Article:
The Science and Research Behind the Mirra 2 Chair
The human spine is dynamic and requires dynamic support during seated periods. The four regions of the spine have unique attributes and requirements; a good work chair should address those unique requirements. A work chair should also provide proper support for variations in spinal anatomy.
What We Know
Despite the fact that all human spines contain the same set of parts, the sizes and relationships among those parts vary. Over the years, we’ve discovered much about the differences and nuances of human spines.
Herman Miller was one of 40 industry partners participating in the CAESAR (Civilian American and European Surface Anthropometry Resource) survey, the first large-scale, three-dimensional anthropometric survey of civilians in the United States., the Netherlands, and Italy (the latter two are the anthropometrically largest and smallest populations in Europe). Prior to the CAESAR survey, anthropometric data was often based exclusively on a fairly homogenous test group—military personnel—and provided linear measurements only, such as lengths and circumferences. Because of the measurement techniques and population of subjects, the CAESAR survey results present a more comprehensive and realistic database of anthropometric information than previous surveys.
Through the CAESAR data, we have gained valuable knowledge about the diversity in shape and size of the civilian population. Moreover, CAESAR has provided us information about differences in body proportions, including the spine, and not just differences in weights and heights.
A brief anatomy lesson sheds light on the ways the Mirra 2 chair addresses spinal variations. / See Figure 1 /
/Figure 1/ The human spine and pelvis
The cervical region is in the neck area of the spine, from the skull to the shoulders. It is highly flexible and strong. The neck balances and supports the head, which weighs about eight pounds (3.63 kilograms). The thoracic region is the upper and middle parts of the spine. Because it is connected to the rib cage, the thoracic region has very little mobility. The lumbar is the region of the lower back that contains only five lumbar vertebrae, though they are the largest vertebrae in the spinal column. The lumbar region is capable of a great deal of movement. Below the lumbar area lies the sacrum, made up of five fused vertebrae held between the pelvic bones on each side.
When properly aligned and balanced, the thoracic spine region has a kyphotic curve, which is slightly convex, or outward. The cervical and lumbar spine regions have a lordotic curve, which is slightly concave or inward. Together, these 12 outwardly curved vertebrae and 12 inwardly curved vertebrae give the spine its “S” shape, essential to a healthy and strong back. They create the balance and the shock absorbers for the movements of the body.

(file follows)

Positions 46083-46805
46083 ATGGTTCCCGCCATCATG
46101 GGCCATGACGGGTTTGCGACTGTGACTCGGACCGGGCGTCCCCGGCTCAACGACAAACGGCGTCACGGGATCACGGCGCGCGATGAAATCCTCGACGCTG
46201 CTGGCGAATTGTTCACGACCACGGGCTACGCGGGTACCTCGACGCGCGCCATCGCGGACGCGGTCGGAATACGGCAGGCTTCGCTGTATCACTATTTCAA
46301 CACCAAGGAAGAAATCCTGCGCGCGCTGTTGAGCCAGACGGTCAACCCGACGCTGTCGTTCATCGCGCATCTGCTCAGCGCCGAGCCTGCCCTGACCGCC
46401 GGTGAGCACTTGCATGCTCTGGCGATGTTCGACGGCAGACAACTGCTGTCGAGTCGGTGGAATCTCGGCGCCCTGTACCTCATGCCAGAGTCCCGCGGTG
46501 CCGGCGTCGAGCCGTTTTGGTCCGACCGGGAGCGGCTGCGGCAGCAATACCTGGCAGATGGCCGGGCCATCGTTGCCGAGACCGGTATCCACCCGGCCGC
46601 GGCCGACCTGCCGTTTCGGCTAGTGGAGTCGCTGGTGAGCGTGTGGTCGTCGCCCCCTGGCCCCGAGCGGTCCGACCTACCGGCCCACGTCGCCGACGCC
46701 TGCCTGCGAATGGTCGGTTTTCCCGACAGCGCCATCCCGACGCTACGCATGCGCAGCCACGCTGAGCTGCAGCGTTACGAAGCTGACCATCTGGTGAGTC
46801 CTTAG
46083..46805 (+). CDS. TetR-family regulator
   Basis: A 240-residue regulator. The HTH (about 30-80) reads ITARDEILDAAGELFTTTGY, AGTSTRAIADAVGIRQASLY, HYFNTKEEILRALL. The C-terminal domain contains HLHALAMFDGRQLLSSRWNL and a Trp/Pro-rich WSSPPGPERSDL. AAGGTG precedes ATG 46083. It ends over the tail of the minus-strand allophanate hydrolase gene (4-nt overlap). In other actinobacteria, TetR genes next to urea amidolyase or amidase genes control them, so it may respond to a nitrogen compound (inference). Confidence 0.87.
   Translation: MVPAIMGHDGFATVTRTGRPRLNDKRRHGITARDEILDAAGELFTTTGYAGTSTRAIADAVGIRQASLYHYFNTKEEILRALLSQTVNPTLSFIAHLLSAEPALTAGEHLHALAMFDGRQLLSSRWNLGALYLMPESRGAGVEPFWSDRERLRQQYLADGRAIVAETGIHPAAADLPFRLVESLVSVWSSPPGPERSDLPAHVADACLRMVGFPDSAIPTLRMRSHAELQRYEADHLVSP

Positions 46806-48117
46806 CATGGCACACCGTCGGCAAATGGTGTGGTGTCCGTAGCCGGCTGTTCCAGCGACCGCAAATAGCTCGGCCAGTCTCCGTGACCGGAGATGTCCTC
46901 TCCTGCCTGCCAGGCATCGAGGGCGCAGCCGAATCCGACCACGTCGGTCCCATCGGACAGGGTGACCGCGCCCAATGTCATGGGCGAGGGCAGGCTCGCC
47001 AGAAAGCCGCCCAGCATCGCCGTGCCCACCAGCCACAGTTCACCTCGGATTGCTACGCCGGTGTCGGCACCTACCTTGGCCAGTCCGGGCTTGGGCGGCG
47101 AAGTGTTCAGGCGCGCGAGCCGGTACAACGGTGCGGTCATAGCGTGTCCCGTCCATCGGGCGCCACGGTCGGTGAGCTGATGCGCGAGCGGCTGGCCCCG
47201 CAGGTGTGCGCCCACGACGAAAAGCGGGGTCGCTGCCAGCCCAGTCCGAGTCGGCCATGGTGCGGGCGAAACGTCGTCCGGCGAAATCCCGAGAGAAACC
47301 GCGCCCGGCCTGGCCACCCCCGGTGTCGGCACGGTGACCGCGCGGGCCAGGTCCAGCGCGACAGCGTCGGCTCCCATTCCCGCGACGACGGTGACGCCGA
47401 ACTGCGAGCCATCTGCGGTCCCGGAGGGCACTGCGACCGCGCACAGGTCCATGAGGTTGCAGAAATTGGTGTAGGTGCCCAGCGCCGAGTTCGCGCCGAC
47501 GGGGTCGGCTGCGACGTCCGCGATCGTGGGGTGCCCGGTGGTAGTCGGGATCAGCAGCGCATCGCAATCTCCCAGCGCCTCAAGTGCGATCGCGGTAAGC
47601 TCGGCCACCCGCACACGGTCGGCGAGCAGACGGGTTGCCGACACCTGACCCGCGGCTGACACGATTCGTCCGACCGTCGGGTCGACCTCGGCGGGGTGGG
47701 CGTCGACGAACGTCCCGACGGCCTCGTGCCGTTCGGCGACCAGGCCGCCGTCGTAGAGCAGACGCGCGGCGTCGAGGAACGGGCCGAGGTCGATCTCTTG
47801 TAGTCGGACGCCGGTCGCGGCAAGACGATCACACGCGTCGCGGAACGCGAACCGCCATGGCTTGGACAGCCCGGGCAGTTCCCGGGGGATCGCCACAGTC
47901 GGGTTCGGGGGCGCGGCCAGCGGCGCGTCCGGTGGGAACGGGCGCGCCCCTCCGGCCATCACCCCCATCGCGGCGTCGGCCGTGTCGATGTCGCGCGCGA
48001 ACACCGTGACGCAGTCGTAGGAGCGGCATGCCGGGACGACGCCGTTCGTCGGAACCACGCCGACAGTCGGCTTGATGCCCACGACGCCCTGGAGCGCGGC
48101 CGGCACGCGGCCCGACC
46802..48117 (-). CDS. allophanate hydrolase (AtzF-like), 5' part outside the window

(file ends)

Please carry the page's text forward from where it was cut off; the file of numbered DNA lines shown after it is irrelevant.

These natural curves need to be supported and maintained to keep the back and spine relaxed and free of pain and pressure. They must also be supported as they change shape when the body moves. When a person moves from standing to sitting, the top of the pelvis tends to rotate backward, and the lumbar curve flattens or even moves into a kyphotic curve. Further, the pelvis dictates the curve of the spine in all seated postures. When the pelvis rotates out of its natural forward curve into a rearward position, pressure increases on the intervetrabral discs. / See Figure 2 / Also, muscle activity increases as the body attempts to restore balance lost when the lordotic curve changes. The result can be muscle fatigue and discomfort through the entire back; however, when the pelvis maintains a controlled forward rotation, the spinal curve of the back remains aligned both naturally and comfortably.
/ Figure 2 / The position of the pelvis determines the shape of the lumbar spine.
Historically, it was believed there was a relationship between a person’s thoracic and lumbar regions based on height and gender, but this has not been proven. The apex to the thoracic curve has a big variance. There is no relationship between the apex of the kyphotic curve of the upper back and the apex of the lumbar curve of the lower back. Through CAESAR, we learned we couldn’t be prescriptive; there was no perfect ratio to design to.
Through our ongoing research and participation in CAESAR, we understand the human anatomy in general and the seated spine and back in particular. Our understanding gives us the ability to design and produce products such as the Mirra 2 Chair that truly support the unique requirements of the regions of the human spine.
A good work chair will address those unique requirements of the four regions of the spine: cervical, thoracic, lumbar, and sacrum. It will naturally support all the regions of the spine as a person shifts seated postures throughout the day.
And, a good work chair needs to be flexible in order to address the macro variables of human size and micro variables of back/spine scale.
The body needs to move. It’s a natural response, even when sitting. A Herman Miller study on seating behavior found that seated people move their torso an average of 53 times an hour. Nearly 28 percent of those moves involve leaning or turning (Dowell et al., 2001).
Most work chairs have backrests that are too rigid to allow the sitter’s torso to move the way it prefers. To compensate, sitters tend to move away from the backrest, thereby losing the support for the back.
Nor do most work chairs equitably support the entire spine, from the thoracic region to the sacrum, and the unique requirements of each of those spinal areas. While they may provide support to the lower back, the upper back is often overlooked.
With most traditional foam-and-fabric chairs, or those with integral frame structures, the contour of the backrest may mimic the general contour of the human spine, but it does not respond to the individual’s shape and scale or allow much flexibility in movement.
Provide a work chair that supports the entire spine and addresses the differences in the spinal anatomy within that support. The construction of the Mirra 2 Butterfly Back allows it to mirror naturally the leaning and turning motions of the sitter.
/ Figure 3 / The Loop Spine provides torsional flex, giving the sitter the freedom to move, lean, and bend,
while the back of the chair moves and bends in the same way.